Sunday, July 07, 2019


There was a loud cracking noise as I waited in the drive-thru for my brunch July 4th.   I kept looking around, wondering what might have caused that sound.    My car hadn’t moved so I ruled out the SUV behind me having bumped me.   The restaurant structure ahead under which I was to drive appeared normal.   The all news radio station broadcast I had on wasn’t announcing anything unusual.   When I returned home, sat down to eat and turned on my television the stations all were reporting an earthquake of 6.4 magnitude had occurred, so I concluded the noise I heard must have been that quake.    

Eventually, the epicenter was announced to be about 150 miles north of the Los Angeles area in and around the small Mojave desert community of Trona and nearby larger Ridgecrest.   Some mobile homes were red-tagged since they were knocked off their slabs leaving one older couple featured in the news with regrets they hadn’t purchased earthquake insurance, despite the not inexpensive cost Reports say only 10% of Californians do have the insurance.  Homeowners Insurance doesn’t cover earthquake damage.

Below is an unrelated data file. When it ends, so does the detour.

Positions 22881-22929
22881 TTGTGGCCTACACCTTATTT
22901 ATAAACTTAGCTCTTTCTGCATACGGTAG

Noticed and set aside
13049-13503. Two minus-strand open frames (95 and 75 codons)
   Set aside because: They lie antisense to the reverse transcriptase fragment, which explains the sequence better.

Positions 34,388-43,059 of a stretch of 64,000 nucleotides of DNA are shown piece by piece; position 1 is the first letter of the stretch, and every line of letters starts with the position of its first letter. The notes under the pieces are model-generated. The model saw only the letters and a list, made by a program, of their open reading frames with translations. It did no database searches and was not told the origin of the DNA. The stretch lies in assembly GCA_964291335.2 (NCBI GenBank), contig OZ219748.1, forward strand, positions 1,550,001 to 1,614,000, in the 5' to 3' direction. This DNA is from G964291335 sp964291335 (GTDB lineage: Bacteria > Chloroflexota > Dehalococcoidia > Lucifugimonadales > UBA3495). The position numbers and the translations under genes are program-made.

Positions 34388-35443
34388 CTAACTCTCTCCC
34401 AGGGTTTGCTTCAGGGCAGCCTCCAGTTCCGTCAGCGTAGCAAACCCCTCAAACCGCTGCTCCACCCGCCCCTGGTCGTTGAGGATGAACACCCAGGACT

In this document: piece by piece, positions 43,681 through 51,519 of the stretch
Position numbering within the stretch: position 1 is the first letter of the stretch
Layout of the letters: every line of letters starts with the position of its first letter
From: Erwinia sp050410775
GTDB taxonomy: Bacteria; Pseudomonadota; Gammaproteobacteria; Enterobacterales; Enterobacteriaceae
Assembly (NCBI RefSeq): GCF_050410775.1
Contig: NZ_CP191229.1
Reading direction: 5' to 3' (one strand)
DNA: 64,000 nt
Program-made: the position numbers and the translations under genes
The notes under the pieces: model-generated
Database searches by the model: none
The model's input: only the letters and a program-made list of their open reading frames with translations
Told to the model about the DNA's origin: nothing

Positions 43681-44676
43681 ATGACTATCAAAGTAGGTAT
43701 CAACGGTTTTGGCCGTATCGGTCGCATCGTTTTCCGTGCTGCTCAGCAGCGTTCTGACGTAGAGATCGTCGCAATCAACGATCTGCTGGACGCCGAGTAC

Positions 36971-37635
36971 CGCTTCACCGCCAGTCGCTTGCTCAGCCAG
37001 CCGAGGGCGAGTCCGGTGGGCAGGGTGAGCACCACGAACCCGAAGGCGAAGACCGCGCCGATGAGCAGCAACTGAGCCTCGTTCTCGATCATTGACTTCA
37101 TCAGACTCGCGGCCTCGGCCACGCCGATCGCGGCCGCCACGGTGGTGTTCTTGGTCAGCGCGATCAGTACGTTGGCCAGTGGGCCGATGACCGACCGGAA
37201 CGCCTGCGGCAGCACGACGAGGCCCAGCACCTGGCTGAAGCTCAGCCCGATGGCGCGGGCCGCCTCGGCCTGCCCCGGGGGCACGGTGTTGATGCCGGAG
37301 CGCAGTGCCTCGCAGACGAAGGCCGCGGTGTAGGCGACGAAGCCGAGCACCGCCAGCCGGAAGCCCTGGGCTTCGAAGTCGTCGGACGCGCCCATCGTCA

The California Institute of Technology (Cal Tech) seismologists featured on TV provided the expected explanation that given the quake’s size this was likely the earthquake for which earlier smaller ones we hadn’t felt in the L.A. area had been foreshocks.   Of course, there was a small percentage chance this 6.4 quake could be a foreshock for a larger one, but seemed unlikely.